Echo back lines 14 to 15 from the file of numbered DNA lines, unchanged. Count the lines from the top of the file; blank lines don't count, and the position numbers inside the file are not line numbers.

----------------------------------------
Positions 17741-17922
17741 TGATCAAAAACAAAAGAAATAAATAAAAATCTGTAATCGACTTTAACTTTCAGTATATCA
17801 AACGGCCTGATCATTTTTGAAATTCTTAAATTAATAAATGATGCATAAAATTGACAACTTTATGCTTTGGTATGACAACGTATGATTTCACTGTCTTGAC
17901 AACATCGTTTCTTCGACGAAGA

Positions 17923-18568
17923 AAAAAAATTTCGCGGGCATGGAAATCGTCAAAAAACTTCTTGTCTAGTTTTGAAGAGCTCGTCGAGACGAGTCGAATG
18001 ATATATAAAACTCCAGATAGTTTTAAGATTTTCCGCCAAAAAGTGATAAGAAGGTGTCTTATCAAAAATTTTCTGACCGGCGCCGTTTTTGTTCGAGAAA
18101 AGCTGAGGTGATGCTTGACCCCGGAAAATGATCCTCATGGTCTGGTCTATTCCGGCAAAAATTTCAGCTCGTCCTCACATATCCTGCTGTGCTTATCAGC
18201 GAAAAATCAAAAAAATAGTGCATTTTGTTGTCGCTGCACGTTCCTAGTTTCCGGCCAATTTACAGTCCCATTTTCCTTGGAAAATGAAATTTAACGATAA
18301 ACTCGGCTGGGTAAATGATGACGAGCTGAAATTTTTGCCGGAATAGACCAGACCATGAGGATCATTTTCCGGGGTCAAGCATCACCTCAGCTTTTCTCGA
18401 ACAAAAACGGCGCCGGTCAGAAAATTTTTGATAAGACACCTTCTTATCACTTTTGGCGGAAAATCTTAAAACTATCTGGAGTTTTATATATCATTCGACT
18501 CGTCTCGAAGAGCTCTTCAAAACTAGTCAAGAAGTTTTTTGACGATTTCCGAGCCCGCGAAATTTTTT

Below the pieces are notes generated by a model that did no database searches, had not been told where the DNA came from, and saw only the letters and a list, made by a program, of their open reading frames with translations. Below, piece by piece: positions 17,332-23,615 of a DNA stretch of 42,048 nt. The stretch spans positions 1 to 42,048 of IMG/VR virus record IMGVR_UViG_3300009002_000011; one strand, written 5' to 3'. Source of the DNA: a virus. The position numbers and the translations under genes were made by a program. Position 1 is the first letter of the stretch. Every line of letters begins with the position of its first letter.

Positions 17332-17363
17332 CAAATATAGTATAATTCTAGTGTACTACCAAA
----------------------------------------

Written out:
Positions 17332-17363
17332 CAAATATAGTATAATTCTAGTGTACTACCAAA